When we go on a diet, we clean up our eating, try to get more exercise, and generally become more active and eat less. We expect that by burning more calories and eating fewer calories, our fat will dissipate, and we will lose weight. Often, we are disappointed when we start to gain weight rather than lose it at the start of diet.

This disappointment can derail a diet hardly before it begins. We literally feel pain when the number on the scale is telling us that we are gaining weight. This disappointment comes from the false belief that gaining weight means that we are gaining fat. This is the core problem – gaining weight, particularly in the first few days of a new exercise and food diet, can mean a lot of things other than gaining fat.

If you start exercising more, you will gain muscle, which is a good thing. By eating right, you may lose fat, another good thing. By cutting back on carbs, water retention will fluctuate for several days as the body gets used to the new food. Intestines take longer to digest healthy foods compared to simple carbs or sugar. Simply, there are so many factors beyond our control that influence weight and can make the number on the scale misleading. We might be making progress in new health, but the scale might not reflex that right away.

The Goal is to Reduce Fat

It is easy to get anchored on a number that we feel is a good goal for weight loss. But as we have learned, that anchor can place an emotional toll on our minds that makes it hard to stay focused on weight loss. The goal is to lose fat. So a better way to measure our progress is not with a scale, but with a tape measure.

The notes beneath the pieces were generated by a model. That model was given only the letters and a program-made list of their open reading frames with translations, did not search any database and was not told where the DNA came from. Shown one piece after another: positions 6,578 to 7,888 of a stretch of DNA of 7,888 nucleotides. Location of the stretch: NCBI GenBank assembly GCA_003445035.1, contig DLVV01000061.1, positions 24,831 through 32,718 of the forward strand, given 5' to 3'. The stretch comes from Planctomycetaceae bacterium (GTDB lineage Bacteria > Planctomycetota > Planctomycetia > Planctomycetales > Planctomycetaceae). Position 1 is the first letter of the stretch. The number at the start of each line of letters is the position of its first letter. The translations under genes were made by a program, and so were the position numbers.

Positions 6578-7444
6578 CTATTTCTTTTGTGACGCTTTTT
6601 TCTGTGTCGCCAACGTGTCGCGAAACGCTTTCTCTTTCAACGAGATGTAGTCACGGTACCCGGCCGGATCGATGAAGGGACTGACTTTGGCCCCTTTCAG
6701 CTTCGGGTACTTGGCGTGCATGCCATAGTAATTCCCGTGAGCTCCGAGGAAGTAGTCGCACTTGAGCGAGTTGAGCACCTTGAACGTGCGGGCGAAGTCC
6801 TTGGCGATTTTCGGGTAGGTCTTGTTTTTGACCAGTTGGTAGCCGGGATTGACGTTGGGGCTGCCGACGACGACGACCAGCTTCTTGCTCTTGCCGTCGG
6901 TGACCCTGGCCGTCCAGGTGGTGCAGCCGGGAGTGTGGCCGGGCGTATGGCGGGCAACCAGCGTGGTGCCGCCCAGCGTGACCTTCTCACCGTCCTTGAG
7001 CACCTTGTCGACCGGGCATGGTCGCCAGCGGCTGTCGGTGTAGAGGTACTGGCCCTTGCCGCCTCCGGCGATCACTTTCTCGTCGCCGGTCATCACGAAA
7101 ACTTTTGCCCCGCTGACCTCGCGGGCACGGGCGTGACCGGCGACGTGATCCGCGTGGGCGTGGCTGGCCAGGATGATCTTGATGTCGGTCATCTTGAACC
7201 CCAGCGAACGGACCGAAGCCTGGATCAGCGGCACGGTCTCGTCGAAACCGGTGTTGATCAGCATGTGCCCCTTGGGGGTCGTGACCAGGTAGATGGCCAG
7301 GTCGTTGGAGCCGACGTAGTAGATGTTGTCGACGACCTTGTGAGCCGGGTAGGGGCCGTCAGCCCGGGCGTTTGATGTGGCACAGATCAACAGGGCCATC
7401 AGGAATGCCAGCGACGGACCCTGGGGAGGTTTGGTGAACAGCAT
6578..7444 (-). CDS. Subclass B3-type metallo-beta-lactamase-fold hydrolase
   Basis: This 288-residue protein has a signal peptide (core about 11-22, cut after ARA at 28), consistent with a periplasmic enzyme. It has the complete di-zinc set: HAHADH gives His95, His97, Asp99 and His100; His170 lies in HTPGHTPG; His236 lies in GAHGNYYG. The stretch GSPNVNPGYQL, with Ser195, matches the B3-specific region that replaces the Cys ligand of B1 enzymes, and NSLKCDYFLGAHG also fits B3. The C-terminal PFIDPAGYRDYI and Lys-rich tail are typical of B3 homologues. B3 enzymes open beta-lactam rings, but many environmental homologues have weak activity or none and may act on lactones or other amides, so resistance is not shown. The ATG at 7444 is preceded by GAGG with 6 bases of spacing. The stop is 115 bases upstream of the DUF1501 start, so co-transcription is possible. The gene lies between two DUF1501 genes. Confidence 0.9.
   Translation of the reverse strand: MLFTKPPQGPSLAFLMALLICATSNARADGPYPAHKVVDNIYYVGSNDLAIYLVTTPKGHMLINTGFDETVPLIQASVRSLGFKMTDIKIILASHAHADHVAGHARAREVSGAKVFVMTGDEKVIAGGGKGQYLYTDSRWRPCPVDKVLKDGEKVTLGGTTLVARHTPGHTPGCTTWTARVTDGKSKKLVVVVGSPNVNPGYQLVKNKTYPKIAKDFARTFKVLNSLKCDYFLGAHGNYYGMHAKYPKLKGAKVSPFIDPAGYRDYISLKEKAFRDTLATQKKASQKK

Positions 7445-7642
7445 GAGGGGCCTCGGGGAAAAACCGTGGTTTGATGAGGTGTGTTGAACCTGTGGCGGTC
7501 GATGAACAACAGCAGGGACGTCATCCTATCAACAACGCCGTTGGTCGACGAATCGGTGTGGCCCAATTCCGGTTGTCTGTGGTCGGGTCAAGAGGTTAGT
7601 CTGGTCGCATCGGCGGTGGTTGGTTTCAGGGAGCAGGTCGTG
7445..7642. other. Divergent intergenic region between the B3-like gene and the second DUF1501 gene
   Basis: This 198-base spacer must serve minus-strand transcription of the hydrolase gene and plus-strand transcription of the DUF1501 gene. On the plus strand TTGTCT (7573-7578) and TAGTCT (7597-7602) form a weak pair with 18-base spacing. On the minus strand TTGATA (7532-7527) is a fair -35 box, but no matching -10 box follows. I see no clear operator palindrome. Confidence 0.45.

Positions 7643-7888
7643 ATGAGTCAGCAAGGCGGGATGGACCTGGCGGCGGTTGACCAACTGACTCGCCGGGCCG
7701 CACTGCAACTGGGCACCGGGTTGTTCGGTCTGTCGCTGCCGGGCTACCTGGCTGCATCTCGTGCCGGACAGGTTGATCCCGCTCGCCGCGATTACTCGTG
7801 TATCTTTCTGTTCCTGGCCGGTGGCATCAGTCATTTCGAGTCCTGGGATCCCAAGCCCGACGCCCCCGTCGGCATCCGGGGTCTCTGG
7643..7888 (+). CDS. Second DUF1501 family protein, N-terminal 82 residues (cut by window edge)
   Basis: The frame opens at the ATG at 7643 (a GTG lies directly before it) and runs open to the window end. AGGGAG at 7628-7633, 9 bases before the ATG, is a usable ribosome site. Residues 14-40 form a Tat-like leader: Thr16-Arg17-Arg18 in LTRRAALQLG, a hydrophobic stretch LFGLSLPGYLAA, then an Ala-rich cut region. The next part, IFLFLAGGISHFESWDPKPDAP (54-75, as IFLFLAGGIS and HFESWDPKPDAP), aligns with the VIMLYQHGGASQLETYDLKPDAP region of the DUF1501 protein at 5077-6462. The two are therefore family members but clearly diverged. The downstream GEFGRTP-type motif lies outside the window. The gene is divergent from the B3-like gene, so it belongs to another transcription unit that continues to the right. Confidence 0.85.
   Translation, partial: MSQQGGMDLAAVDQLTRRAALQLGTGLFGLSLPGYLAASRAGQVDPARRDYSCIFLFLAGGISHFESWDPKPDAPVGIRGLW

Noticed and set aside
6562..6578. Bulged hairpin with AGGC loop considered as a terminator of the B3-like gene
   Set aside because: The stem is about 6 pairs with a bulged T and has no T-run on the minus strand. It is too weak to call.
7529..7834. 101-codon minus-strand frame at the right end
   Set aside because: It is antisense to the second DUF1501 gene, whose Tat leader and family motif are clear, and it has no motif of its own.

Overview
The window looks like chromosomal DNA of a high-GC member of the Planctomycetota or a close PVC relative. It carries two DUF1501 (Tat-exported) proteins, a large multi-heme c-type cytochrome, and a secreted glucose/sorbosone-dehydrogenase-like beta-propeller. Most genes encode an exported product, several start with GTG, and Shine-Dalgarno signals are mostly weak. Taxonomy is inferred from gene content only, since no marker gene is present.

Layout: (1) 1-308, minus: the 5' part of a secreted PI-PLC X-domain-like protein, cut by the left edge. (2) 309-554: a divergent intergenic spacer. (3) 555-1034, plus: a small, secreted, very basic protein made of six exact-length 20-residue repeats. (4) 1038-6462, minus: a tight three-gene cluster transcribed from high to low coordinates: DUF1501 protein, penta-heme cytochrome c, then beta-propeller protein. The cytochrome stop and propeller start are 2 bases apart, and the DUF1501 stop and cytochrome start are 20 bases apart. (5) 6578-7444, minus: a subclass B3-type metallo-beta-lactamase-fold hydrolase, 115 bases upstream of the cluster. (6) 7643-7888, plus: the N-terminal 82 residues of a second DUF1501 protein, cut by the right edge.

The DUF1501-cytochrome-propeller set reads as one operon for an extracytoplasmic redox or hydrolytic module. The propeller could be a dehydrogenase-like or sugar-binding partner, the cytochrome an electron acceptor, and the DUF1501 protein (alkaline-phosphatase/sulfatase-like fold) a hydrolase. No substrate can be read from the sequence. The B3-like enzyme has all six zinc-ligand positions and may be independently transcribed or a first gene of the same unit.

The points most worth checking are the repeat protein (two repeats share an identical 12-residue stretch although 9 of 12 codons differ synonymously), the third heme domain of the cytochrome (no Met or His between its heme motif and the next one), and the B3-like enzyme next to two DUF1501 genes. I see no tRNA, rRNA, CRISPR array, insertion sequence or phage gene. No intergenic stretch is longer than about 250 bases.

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The Tape Measure

Fat loss is much easier to track using a tape measure, and a more consistent way to measure success than a certain weight. Every person is different, and we will all have a different healthy weight. A tape measure measures the fat that is accumulated in areas that make us, well, look fat or obese. Both men and women gain fat in the belly, thighs, and chest. This is the main area our body stores fat if we become overweight or obese.

Fortunately, it is easy to track changes in fat loss in these areas. A simple clothing tape measure that can be purchased at any box store or online is all that is needed. Take the tape measure and measure the same spot of the body each week and track changes. It is helpful to write down the number each time as they can be easy to forget. Do this once a week.

This method allows you to more accurately track the main goal of any diet, the loss of fat. Your body weight will fluctuate as you gain muscle or hold water, but the tape measure is much better at tracking fat loss.

It is also important to note that measuring once a week is better than once a day. Fat also fluctuates daily, but results will show more clearly once a week, and will help you stay more mentally prepared.